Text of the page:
Alston & Bird Consumer Finance Blog

Archives for March 18, 2021

Consolidated Appropriations Act Includes Temporary Provisions That May Affect Servicers

Among the myriad provisions of H.R. 133, the Consolidated Appropriations Act, 2021, is Division FF, Title X, Section 1001, of which mortgage holders and servicers should take note because it may affect activities with respect to borrowers in bankruptcy.  These temporary provisions expire December 27, 2021.

First, Section 1001 provides that a debtor under a Chapter 13 plan may seek (and a court may grant) a discharge if (1) the debtor has missed three or fewer mortgage payments on or after March 13, 2020 because of a “material financial hardship due, directly or indirectly, by the coronavirus disease 2019 COVID-19) pandemic”; or (2) the debtor’s plan provides for the curing of a default and maintenance of payments, and the debtor has entered into a loan forbearance or modification agreement, and. Importantly, unpaid mortgage payments are not discharged if the debtor is granted a discharge, and thus remain owed to the mortgage holder or servicer.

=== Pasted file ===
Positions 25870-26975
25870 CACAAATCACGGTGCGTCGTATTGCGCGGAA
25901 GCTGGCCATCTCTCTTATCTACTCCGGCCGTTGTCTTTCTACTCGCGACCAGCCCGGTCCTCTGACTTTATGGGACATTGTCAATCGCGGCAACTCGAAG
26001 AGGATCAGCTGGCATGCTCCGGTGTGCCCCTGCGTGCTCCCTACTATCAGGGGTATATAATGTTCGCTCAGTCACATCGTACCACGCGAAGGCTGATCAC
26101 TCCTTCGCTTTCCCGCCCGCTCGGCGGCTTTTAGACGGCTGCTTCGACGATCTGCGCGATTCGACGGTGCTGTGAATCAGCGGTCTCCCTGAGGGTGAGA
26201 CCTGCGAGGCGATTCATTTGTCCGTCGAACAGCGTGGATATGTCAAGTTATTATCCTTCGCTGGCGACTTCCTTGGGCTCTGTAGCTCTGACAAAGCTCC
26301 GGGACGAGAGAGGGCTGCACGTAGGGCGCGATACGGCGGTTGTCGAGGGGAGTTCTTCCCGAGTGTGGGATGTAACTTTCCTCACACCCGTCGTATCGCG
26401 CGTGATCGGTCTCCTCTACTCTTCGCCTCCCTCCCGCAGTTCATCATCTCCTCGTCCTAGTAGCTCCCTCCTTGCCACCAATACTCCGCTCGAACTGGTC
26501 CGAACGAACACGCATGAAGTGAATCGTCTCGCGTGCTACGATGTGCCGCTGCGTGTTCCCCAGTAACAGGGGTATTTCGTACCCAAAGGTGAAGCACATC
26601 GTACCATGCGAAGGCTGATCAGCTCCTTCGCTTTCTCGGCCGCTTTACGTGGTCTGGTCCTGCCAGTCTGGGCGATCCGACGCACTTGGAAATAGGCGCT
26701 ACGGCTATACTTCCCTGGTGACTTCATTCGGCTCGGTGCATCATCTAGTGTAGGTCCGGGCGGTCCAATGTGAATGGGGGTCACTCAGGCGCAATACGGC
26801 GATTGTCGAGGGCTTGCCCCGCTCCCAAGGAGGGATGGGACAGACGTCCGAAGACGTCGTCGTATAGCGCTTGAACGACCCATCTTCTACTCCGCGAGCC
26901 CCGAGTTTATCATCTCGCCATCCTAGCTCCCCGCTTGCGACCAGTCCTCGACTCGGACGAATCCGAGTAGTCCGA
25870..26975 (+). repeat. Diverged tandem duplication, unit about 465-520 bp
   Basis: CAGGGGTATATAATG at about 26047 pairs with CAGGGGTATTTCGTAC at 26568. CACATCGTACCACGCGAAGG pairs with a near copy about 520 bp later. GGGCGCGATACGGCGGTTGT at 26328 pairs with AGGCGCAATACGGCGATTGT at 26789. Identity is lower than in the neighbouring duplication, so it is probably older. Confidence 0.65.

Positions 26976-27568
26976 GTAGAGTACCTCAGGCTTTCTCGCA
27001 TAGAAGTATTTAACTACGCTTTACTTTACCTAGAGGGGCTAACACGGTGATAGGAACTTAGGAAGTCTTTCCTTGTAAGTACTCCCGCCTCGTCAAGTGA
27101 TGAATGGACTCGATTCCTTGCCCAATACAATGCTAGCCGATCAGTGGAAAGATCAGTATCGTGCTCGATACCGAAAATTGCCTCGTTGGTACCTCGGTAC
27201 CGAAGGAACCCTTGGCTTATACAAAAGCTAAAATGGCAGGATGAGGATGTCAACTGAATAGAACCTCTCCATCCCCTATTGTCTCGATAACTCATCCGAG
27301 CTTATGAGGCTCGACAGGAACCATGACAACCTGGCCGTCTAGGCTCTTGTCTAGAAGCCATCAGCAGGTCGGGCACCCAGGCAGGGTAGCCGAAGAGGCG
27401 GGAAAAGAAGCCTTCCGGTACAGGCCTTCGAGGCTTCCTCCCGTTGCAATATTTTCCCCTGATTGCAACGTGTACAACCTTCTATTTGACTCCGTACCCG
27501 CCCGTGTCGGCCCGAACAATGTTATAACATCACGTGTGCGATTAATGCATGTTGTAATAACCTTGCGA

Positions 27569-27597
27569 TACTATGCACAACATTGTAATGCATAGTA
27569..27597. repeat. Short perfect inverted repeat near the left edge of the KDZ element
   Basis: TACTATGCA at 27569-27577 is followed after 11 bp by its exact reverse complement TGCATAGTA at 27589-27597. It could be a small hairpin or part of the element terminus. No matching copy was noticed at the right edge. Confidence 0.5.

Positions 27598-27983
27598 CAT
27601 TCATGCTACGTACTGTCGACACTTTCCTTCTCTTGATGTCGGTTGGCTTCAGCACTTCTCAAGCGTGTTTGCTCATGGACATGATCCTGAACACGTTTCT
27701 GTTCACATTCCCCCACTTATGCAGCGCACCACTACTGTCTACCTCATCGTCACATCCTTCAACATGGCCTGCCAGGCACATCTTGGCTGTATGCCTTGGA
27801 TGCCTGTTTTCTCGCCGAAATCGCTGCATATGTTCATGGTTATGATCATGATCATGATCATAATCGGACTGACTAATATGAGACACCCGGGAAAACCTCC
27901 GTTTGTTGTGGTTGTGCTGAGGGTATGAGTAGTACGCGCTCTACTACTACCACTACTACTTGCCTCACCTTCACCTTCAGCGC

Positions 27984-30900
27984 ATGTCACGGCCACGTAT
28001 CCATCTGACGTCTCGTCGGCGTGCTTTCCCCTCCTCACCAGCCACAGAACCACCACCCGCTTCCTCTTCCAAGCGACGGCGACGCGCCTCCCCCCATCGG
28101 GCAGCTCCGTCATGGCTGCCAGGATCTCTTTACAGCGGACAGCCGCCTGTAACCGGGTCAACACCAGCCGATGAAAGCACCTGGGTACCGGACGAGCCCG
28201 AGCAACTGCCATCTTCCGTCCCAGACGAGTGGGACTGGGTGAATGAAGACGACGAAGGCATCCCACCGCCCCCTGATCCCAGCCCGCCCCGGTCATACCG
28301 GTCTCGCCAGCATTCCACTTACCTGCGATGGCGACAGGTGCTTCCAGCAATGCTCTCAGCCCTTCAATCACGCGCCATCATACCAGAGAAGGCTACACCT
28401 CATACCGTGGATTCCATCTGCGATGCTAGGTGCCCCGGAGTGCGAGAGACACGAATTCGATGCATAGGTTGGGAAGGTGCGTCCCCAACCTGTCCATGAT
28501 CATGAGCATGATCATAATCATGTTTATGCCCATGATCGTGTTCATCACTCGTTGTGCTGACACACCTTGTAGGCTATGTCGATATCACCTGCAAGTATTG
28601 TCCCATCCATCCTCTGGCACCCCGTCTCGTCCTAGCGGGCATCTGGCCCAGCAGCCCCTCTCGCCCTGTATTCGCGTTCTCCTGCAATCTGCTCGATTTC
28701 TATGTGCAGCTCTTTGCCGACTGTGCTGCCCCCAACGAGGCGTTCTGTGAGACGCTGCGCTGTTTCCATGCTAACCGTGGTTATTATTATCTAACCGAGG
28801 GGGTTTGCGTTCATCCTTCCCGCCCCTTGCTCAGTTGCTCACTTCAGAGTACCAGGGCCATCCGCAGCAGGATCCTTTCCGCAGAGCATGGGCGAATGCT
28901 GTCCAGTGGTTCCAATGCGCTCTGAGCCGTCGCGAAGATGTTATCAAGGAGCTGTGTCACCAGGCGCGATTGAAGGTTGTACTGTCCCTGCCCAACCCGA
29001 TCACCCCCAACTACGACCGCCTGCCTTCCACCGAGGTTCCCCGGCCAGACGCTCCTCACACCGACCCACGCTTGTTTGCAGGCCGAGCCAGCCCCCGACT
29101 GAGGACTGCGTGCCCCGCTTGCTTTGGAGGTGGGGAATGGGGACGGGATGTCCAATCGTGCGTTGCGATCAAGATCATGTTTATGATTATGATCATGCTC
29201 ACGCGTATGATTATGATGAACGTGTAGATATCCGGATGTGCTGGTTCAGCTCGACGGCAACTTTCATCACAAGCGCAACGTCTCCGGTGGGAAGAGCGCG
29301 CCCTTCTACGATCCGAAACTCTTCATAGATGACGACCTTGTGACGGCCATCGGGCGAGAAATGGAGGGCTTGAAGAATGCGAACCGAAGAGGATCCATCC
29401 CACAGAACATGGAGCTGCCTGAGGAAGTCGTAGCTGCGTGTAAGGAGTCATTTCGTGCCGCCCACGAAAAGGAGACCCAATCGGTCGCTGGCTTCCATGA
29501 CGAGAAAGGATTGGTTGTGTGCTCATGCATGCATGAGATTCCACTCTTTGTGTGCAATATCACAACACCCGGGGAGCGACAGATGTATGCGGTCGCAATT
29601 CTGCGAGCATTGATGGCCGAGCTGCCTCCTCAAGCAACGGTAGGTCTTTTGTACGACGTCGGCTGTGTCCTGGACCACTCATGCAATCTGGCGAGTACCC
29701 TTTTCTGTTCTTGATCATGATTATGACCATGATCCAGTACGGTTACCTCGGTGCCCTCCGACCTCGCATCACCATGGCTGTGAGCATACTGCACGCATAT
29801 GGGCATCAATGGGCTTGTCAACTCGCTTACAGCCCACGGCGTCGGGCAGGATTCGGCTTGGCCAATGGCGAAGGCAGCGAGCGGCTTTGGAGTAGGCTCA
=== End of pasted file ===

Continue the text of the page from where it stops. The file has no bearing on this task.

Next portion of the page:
Second, Section 1001 provides that a consumer cannot be denied a CARES Act forbearance or other applicable CARES Act relief if they are a debtor in a pending bankruptcy case.

Third, Section 1001 permits servicers of federally backed mortgage loans to file supplemental proofs of claim for the amounts forborne under a CARES Act forbearance, provided that they are filed no later than 120 days after the expiration of the forbearance. Mortgage holders or servicers may also move to modify the debtor’s bankruptcy plan to provide for the supplemental CARES forbearance claim within thirty days after filing the supplemental claim.


Servicers may wish to consult counsel to determine whether these provisions will affect 2021 operations.